The Phylum Sarcodina is comprised of protozoan, or sarcodines, that share several characteristics; sarcodines have long, trailing cytoplasm and use unique cytoplasmic feet, or extensions, called pseudopodia to facilitate movement. Sarcodines also use pseudopods to feed, and they reproduce either sexually or asexually, depending on the species.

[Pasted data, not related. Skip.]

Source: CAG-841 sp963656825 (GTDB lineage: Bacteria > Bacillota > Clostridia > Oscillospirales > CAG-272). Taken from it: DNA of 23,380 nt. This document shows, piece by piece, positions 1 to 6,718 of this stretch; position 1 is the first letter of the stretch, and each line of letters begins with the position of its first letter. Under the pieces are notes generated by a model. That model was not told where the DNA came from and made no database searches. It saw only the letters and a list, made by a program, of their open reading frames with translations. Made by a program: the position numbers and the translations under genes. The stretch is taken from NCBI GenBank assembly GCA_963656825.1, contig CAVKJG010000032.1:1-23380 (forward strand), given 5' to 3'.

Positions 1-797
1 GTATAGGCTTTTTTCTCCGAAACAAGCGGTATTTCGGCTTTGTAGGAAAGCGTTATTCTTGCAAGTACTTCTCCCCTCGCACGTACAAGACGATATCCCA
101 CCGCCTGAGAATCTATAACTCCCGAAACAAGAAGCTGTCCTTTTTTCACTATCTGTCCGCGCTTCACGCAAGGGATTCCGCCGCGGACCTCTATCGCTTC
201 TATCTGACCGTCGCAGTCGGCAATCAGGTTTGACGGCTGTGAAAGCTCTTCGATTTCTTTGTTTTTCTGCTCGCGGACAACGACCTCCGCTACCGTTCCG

This phylum includes amoeba and various pathogenic species. These organisms are similar in appearance but have key biological differences at the cellular level. Sarcodines have cells that are either spherical or irregular in shape and form. The pellicles, or envelopes, of their cells are generally soft, transparent and flexible. Some sarcodines have external shells or skeletons and have cytoplasms comprised of ectoplasms and endoplasms, which may have multiple nuclei. These organisms obtain energy by consuming food particles and organic matter. Sarcodines generally eat by trapping food particles and substances with their pseudopods then carrying out digestion in special chambers called food vacuoles. Sarcodines may reproduce sexually or asexually. Sexual reproduction is accomplished through syngamy, which is the fusion of two gametes. Asexual reproduction, contrarily, spawns offspring through cell division. Sarcodines with multiple nuclei undergo cytoplasmic division, which involves the replication of cells and nuclei, in addition to the transfer of genes and traits that occurs during sexual reproduction. These organisms live in virtually every environment and live as individuals or in colonies.